Planting corn in a conflict zone may seem like a slow solution to an immediate crisis. But a community-based approach by Solidarity and Support for Development Action, a local NGO, is helping build unity and economic development within the fragile country.
Over the last two years almost a million people have been displaced in South Kivu, a province in eastern Democratic Republic of Congo (DRC). Conflict between armed groups and the Congolese army, as well as fighting between various militia and rebel groups, has forced many families to flee their homes.
Rather than living in camps, the majority of displaced people live with host families. Violent cattle thefts prevent many people from livestock farming, meaning unemployment and food shortages are common. Cleaning clothes or selling fruits on the roadside are some of the few means of generating an income.
As part of their reintegration activities, Solidarity and Support for Development Action have created a simple self-financing agricultural model. They give 100 kg of seeds to a farmer, usually to grow corn or sorghum. Once cultivated, the crop produces a much larger batch of new seeds. The farmer keeps part of his yield, reimburses the NGO, and pays forward 100 kg of seeds to another farmer.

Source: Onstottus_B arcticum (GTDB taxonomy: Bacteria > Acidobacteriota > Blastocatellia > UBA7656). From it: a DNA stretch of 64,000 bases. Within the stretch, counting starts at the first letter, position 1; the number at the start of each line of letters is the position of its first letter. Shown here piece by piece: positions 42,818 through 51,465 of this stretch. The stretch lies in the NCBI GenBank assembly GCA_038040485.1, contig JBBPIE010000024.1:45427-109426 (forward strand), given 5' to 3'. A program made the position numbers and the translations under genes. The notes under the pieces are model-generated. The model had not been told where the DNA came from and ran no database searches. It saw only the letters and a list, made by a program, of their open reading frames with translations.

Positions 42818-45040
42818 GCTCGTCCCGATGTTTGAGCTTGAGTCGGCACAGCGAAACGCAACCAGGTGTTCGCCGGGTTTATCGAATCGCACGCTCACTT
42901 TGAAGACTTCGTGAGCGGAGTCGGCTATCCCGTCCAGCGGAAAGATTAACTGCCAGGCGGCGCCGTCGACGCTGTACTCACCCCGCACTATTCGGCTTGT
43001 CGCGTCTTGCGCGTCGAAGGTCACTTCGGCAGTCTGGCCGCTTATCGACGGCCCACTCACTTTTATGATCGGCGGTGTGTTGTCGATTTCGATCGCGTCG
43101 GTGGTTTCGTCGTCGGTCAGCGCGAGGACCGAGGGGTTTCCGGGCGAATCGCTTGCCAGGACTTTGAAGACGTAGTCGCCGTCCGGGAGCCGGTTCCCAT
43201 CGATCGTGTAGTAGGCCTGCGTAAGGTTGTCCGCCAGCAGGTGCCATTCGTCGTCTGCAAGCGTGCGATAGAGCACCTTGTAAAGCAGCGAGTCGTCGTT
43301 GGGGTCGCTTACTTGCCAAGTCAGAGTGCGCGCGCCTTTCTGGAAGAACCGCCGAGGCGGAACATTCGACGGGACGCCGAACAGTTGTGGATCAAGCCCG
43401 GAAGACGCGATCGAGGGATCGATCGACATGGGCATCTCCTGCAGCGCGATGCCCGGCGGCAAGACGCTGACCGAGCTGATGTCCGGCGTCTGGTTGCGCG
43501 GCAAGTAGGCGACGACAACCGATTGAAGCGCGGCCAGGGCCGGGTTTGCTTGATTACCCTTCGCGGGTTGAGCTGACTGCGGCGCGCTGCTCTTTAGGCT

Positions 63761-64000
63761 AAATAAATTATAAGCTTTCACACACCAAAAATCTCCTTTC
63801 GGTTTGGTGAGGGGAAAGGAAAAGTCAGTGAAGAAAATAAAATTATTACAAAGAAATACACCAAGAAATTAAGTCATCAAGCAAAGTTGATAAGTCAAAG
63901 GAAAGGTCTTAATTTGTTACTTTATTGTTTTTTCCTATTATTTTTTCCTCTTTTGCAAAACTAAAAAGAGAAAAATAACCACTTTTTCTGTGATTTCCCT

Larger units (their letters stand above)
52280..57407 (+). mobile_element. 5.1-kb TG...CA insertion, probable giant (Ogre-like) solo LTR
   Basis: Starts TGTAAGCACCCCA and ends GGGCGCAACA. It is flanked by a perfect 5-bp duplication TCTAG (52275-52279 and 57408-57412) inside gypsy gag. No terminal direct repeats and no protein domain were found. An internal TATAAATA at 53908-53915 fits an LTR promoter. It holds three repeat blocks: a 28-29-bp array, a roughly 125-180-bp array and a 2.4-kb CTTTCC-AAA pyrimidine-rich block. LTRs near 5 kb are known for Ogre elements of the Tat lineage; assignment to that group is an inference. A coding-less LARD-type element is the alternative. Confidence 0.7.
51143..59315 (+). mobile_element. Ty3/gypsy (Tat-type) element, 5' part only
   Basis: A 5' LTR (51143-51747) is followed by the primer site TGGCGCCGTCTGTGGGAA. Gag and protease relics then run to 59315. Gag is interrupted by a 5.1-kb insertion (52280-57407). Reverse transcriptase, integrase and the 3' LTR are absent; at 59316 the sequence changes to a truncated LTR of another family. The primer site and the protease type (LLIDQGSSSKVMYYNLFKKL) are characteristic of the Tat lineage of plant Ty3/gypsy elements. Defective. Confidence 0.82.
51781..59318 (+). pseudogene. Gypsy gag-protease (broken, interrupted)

It’s a solution that generates income and also creates solidarity within a community of people from different backgrounds. This self-financing approach is crucial in a region where development programmes are often underfunded.
In addition, they provide training to young people in mechanics, welding, carpentry, sewing and food processing. The NGO says participation in the GNDR network has enabled them to significantly develop their collaboration and partnership capacities. They have connected with other organisations in the country that deliver agricultural and education programmes.
The GNDR online Community Platform has also given them access to learning materials, from webinars to toolkits, to online courses and publications. These resources have strengthened their knowledge in fundraising and results-based NGO management. Since joining the network they have been supported by MONUSCO, the UN peacekeeping mission in DRC, as well as Women in Africa Initiative and Vitamin Angels International.
The organisation says that it’s important to pass on what they learn to other organisations, so they can access capacity building and funding opportunities. It’s not just the farmers that pay it forward, but also organisations working in the conflict zone.
Find out more about the impact of GNDR in our latest Annual Report.
Photo credit: Solidarity and Support for Development Action